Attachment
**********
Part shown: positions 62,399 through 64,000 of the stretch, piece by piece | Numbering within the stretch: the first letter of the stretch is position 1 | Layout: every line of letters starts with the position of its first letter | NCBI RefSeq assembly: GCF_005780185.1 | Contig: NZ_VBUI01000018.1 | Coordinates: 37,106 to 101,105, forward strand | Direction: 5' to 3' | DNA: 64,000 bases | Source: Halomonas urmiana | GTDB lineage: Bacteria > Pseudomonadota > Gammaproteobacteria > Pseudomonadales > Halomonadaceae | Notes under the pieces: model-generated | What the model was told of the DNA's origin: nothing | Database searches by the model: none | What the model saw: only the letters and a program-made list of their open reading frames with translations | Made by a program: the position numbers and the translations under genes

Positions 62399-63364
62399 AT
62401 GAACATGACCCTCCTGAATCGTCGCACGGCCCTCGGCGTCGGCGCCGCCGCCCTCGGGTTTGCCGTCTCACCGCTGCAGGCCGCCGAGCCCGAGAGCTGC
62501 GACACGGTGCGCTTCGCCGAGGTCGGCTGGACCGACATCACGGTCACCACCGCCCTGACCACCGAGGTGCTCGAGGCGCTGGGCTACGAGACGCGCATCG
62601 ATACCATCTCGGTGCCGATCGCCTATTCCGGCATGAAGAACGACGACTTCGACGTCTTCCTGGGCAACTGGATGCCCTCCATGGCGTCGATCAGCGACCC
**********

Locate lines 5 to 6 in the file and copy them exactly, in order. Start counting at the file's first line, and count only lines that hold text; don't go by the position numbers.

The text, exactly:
62501 GACACGGTGCGCTTCGCCGAGGTCGGCTGGACCGACATCACGGTCACCACCGCCCTGACCACCGAGGTGCTCGAGGCGCTGGGCTACGAGACGCGCATCG
62601 ATACCATCTCGGTGCCGATCGCCTATTCCGGCATGAAGAACGACGACTTCGACGTCTTCCTGGGCAACTGGATGCCCTCCATGGCGTCGATCAGCGACCC